Jul 30, 2011, 11:02 AM EDT
Chien-Ming Wang made his first major league start since July 4, 2009 last night against the Mets and it should come as no surprise that he was pretty shaky out of the gate.
Wang, who has been rehabbing from shoulder surgery for the past two years, gave up six runs (four earned) over four innings as part of an 8-5 loss. The 31-year-old right-hander allowed the first five batters to reach base in the first inning, leading to four runs, though he did settle down a bit from there. All told, he gave up eight hits (all singles) while striking out two and walking one. He threw 39 out of 61 pitches for strikes and induced eight ground balls.
While the results weren’t all that great, Nationals manager Davey Johnson told the Associated Press that he set his expectations pretty low for his Wang’s return.
“I was actually impressed,” Nationals manager Davey Johnson said. “His delivery looked really easy. He had some good velocity on the ball. I was pleased. I really didn’t think I was going to see that much.”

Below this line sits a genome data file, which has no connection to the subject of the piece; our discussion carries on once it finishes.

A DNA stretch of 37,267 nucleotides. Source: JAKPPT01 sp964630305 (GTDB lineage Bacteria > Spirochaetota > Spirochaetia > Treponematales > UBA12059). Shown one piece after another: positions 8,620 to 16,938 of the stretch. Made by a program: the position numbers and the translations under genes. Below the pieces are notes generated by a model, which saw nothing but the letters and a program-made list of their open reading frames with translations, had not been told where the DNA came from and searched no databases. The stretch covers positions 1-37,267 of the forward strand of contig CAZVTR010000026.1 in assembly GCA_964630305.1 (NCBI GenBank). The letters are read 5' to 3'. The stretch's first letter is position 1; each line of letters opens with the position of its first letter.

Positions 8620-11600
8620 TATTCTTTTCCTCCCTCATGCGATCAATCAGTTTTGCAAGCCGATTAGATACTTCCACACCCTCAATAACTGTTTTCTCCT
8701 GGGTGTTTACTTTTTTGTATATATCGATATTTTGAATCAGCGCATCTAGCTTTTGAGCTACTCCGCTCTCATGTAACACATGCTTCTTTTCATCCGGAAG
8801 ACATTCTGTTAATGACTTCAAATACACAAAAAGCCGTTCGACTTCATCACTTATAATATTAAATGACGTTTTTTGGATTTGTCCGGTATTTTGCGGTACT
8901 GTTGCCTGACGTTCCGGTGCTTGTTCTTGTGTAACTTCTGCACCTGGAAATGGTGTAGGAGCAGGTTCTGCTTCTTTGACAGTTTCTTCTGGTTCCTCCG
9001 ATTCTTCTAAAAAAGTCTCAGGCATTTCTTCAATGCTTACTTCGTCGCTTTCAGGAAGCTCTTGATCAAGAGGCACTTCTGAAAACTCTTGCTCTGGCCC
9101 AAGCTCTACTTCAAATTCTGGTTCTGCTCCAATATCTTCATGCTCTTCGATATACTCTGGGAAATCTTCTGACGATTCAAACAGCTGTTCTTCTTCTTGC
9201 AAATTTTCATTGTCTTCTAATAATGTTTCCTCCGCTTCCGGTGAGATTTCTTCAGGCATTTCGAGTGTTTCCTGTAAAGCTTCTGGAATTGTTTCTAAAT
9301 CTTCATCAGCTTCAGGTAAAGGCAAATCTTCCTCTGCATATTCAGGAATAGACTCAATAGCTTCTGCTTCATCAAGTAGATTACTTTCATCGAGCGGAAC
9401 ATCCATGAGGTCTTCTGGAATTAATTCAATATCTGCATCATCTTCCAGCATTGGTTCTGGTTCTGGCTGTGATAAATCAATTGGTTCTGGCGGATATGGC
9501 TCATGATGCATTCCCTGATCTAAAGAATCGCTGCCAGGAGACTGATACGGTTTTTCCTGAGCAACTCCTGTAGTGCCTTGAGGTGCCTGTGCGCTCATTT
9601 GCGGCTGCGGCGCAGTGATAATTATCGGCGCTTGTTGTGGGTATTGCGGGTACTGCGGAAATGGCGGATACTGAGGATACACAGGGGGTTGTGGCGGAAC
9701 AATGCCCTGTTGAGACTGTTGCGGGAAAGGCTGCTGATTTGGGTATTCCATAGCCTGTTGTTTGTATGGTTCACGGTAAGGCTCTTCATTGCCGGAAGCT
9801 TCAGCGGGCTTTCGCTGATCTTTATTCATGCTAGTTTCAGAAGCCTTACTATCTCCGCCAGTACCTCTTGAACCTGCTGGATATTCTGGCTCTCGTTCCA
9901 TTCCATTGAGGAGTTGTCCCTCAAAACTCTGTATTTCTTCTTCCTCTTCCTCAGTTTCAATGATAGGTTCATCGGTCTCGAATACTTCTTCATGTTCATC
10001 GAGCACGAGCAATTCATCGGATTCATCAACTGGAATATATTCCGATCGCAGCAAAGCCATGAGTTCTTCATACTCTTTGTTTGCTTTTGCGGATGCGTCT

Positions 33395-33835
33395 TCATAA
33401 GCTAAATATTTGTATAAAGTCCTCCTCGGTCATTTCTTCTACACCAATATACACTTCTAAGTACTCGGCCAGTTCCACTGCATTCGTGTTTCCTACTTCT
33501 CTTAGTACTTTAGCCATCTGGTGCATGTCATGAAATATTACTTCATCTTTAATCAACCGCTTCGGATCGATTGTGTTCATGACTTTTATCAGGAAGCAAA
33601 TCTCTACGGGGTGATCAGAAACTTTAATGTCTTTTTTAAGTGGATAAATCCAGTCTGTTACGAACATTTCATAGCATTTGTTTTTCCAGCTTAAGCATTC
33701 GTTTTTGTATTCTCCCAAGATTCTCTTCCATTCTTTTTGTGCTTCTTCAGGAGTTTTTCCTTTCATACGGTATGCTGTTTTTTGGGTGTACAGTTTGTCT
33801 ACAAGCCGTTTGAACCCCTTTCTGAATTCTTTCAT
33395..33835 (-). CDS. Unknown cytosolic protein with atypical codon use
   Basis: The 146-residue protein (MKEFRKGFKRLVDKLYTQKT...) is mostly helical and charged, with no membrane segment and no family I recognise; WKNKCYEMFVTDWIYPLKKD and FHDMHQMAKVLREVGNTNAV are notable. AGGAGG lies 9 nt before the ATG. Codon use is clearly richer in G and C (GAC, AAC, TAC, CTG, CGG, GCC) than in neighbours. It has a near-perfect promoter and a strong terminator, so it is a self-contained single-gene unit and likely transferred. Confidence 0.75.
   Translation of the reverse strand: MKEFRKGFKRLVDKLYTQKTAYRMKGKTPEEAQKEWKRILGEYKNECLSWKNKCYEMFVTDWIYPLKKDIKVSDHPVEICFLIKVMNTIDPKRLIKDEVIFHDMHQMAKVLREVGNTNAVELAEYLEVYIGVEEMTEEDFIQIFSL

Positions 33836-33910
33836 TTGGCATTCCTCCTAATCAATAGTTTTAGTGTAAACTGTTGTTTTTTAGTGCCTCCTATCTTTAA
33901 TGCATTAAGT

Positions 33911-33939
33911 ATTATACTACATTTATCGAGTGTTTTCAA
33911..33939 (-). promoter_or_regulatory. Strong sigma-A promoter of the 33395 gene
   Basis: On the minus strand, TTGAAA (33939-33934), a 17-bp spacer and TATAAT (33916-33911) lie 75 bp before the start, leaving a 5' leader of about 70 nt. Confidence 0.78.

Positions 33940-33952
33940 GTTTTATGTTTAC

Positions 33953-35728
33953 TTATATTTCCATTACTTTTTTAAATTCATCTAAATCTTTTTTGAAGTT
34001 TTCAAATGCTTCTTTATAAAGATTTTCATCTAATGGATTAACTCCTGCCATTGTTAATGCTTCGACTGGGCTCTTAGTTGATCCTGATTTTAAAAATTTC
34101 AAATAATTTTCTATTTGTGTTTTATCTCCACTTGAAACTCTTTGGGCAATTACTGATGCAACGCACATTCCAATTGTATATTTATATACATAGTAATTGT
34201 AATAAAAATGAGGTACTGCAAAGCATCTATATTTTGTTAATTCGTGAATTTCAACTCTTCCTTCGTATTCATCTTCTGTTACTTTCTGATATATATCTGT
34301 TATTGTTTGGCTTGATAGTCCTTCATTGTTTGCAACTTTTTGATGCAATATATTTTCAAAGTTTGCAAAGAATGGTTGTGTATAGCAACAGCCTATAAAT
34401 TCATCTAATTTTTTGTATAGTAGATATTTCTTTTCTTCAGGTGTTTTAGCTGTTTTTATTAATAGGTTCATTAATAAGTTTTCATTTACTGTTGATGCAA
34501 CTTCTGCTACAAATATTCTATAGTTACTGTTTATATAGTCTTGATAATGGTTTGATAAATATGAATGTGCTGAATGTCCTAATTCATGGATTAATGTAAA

According to Brooks Baseball, Wang averaged 91.75 mph on his fastball last night and topped out at 92.7 mph. He averaged around 93 mph on his fastball during his most productive year with the Yankees back in 2006.
With a throng of media from his native Taiwan tracking his every move, Wang told reporters that he was just happy to get back on a major league mound.
“I feel really happy and then especially during the game,” Wang said through an interpreter. “I feel like I can do it again, come back to the mound, especially it’s been a while, a long time. I was down in Florida rehabbing for almost two years. Right now, I’m back.”
According to Mark Zuckerman of CSNWashington.com, Johnson said after the game that he believes Wang will stay in the rotation for the rest of the season as long as he continues to make progress. Wang had a 9.64 ERA and 29/19 K/BB ratio in 42 innings with the Yankees before undergoing shoulder surgery in July of 2009, so while it was nice to see him back in the big leagues, he’s far from a lock to be successful.
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